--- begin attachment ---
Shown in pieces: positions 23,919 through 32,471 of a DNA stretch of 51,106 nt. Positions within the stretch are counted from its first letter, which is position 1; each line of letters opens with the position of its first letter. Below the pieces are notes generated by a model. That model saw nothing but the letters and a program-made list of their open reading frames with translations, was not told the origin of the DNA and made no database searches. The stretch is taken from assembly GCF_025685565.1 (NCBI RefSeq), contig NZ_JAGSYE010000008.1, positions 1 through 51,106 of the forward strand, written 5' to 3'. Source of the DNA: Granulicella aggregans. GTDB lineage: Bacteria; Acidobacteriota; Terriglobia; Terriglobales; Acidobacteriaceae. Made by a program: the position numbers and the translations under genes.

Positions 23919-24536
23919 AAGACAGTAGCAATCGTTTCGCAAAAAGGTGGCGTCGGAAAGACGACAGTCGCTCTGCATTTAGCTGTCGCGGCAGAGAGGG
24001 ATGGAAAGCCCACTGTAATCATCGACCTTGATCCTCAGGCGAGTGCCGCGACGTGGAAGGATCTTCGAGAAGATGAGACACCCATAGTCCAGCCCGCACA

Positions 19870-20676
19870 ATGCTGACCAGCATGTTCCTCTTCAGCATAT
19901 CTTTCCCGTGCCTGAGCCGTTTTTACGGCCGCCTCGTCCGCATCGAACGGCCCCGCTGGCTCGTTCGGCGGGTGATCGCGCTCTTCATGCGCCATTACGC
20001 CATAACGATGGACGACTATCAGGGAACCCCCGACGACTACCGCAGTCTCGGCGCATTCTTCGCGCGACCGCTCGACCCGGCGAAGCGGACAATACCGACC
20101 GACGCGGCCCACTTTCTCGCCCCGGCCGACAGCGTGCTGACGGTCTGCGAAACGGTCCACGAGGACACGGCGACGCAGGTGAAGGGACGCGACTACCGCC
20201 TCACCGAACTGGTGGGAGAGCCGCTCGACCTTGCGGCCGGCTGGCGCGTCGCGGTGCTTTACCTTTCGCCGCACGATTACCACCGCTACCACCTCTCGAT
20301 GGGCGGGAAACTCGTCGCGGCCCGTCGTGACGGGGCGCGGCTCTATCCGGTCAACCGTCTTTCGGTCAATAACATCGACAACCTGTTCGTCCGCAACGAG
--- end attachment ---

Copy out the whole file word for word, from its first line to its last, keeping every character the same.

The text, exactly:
Shown in pieces: positions 23,919 through 32,471 of a DNA stretch of 51,106 nt. Positions within the stretch are counted from its first letter, which is position 1; each line of letters opens with the position of its first letter. Below the pieces are notes generated by a model. That model saw nothing but the letters and a program-made list of their open reading frames with translations, was not told the origin of the DNA and made no database searches. The stretch is taken from assembly GCF_025685565.1 (NCBI RefSeq), contig NZ_JAGSYE010000008.1, positions 1 through 51,106 of the forward strand, written 5' to 3'. Source of the DNA: Granulicella aggregans. GTDB lineage: Bacteria; Acidobacteriota; Terriglobia; Terriglobales; Acidobacteriaceae. Made by a program: the position numbers and the translations under genes.

Positions 23919-24536
23919 AAGACAGTAGCAATCGTTTCGCAAAAAGGTGGCGTCGGAAAGACGACAGTCGCTCTGCATTTAGCTGTCGCGGCAGAGAGGG
24001 ATGGAAAGCCCACTGTAATCATCGACCTTGATCCTCAGGCGAGTGCCGCGACGTGGAAGGATCTTCGAGAAGATGAGACACCCATAGTCCAGCCCGCACA

Positions 19870-20676
19870 ATGCTGACCAGCATGTTCCTCTTCAGCATAT
19901 CTTTCCCGTGCCTGAGCCGTTTTTACGGCCGCCTCGTCCGCATCGAACGGCCCCGCTGGCTCGTTCGGCGGGTGATCGCGCTCTTCATGCGCCATTACGC
20001 CATAACGATGGACGACTATCAGGGAACCCCCGACGACTACCGCAGTCTCGGCGCATTCTTCGCGCGACCGCTCGACCCGGCGAAGCGGACAATACCGACC
20101 GACGCGGCCCACTTTCTCGCCCCGGCCGACAGCGTGCTGACGGTCTGCGAAACGGTCCACGAGGACACGGCGACGCAGGTGAAGGGACGCGACTACCGCC
20201 TCACCGAACTGGTGGGAGAGCCGCTCGACCTTGCGGCCGGCTGGCGCGTCGCGGTGCTTTACCTTTCGCCGCACGATTACCACCGCTACCACCTCTCGAT
20301 GGGCGGGAAACTCGTCGCGGCCCGTCGTGACGGGGCGCGGCTCTATCCGGTCAACCGTCTTTCGGTCAATAACATCGACAACCTGTTCGTCCGCAACGAG